Follow Us:
Sunday, January 16, 2022

Anti-HIV vaginal gel shows signs of success

A vaginal gel,intended to prevent HIV infection,has shown encouraging signs of success in the 'first human clinical trial' in women,scientists have claimed.

Written by Agencies | Washington |
February 14, 2009 12:24:43 pm

A vaginal gel,intended to prevent HIV infection,has shown encouraging signs of success in the “first human clinical trial” in women,scientists have claimed.

An international team has found the microbicide gel,known as PRO 2000,to be safe and nearly 30 per cent effective in preventing male-to-female sexual of HIV infection in their study,involving over 3,000 women in the US and Africa.

Lead researcher Salim S Abdool Karim of Center for the AIDS Program of Research in South Africa said: “The study,while not conclusive,provides a glimmer of hope to millions of women at risk for HIV. It provides the first signal that a microbicide gel may be able to protect women from HIV.”

In fact,the study,known as HPTN 035,began in 2005 and enrolled 3,099 women at six sites in Africa and one in the United States.

The clinical trial tested two candidate microbicide gels for safety and their ability to prevent HIV infection: PRO 2000 (0.5 percent dose),and BufferGel (ReProtect Inc.,Baltimore).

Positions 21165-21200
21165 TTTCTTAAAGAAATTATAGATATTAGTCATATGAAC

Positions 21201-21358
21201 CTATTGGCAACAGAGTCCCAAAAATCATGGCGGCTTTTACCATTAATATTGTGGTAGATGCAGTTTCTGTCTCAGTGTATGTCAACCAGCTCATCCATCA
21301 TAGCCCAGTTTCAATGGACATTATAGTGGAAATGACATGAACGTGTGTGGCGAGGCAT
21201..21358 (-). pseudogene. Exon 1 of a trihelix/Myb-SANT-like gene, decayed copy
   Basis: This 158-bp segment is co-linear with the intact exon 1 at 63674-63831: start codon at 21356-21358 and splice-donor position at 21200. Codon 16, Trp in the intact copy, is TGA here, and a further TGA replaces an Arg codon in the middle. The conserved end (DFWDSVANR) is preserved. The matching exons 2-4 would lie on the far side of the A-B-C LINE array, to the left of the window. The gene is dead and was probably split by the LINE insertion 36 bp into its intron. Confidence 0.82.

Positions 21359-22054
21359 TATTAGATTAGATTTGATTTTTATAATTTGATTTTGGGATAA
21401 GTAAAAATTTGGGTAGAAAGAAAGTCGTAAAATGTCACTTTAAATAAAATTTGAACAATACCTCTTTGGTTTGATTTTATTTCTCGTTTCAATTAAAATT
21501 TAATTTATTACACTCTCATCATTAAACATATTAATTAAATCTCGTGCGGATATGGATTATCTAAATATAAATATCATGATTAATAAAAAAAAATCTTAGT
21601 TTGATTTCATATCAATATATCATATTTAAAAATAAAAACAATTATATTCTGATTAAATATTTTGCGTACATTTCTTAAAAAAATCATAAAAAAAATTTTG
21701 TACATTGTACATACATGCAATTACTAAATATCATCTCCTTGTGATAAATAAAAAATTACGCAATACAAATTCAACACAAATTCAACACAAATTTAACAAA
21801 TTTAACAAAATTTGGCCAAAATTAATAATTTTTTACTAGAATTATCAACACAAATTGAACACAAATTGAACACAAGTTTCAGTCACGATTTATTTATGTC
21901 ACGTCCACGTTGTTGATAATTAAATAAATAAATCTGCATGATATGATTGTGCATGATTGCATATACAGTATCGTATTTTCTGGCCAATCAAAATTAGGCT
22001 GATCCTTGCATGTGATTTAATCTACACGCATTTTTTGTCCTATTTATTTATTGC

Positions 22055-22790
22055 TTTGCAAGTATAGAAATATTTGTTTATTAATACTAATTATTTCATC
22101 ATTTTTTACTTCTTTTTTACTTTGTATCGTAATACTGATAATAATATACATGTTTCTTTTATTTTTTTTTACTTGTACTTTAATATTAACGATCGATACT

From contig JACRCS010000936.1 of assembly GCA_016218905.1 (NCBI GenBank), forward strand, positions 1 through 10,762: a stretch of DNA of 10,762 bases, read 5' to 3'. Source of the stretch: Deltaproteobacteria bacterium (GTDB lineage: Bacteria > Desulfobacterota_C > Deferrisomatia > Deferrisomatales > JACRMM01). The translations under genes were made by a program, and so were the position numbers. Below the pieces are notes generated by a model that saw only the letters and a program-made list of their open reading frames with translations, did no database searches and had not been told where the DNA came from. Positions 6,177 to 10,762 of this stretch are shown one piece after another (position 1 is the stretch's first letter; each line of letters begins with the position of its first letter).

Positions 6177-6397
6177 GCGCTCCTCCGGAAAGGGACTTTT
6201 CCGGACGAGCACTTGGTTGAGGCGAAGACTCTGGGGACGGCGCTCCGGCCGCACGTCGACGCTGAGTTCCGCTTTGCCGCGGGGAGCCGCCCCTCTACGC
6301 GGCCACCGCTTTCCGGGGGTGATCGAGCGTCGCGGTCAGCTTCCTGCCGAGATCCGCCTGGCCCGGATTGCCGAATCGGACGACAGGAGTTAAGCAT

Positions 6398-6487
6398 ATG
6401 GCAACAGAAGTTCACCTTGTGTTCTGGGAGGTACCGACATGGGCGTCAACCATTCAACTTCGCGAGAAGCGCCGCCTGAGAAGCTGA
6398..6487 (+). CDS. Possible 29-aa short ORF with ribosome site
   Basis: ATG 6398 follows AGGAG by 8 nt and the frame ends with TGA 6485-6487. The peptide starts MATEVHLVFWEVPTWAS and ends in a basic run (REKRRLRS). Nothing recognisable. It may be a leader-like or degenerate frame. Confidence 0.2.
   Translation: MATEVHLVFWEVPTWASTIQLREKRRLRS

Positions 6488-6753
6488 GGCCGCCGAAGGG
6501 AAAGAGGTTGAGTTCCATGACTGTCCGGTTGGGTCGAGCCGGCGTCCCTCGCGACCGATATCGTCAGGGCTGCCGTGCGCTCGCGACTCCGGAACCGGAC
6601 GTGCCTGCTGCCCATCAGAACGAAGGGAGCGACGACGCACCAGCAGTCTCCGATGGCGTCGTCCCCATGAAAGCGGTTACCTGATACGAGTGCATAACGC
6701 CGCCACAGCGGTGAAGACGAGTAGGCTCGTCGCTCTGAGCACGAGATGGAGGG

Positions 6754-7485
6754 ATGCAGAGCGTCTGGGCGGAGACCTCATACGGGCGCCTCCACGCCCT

Participants reported regular use of the gels (81 percent of sex acts) and nearly all (99 per cent) said they would use the products if approved for HIV prevention. Condom usage was also high throughout the course of the trial.

In the final analysis,194 women in the study became infected with HIV. Of these infections,36 occurred in the PRO 2000 group,54 in the BufferGel group,51 in the placebo group and 53 in those who did not use gel.

Based on these data,PRO 2000 was 30 per cent effective,while BufferGel had no detectable preventive effect on HIV infection,the ‘ScienceDaily’ reported.

“Although more data are needed to conclusively determine whether PRO 2000 protects women from HIV infection,the results of this study are encouraging. An effective microbicide would be a valuable tool women could use to protect themselves against HIV and one that could substantially reduce the number of new HIV infections worldwide,” said Anthony S Fauci of the National Institute of Allergy and Infectious Diseases,which funded the study.

📣 The above article is for information purposes only and is not intended to be a substitute for professional medical advice. Always seek the guidance of your doctor or other qualified health professional for any questions you may have regarding your health or a medical condition.

For all the latest Lifestyle News, download Indian Express App.

  • Newsguard
  • The Indian Express website has been rated GREEN for its credibility and trustworthiness by Newsguard, a global service that rates news sources for their journalistic standards.
  • Newsguard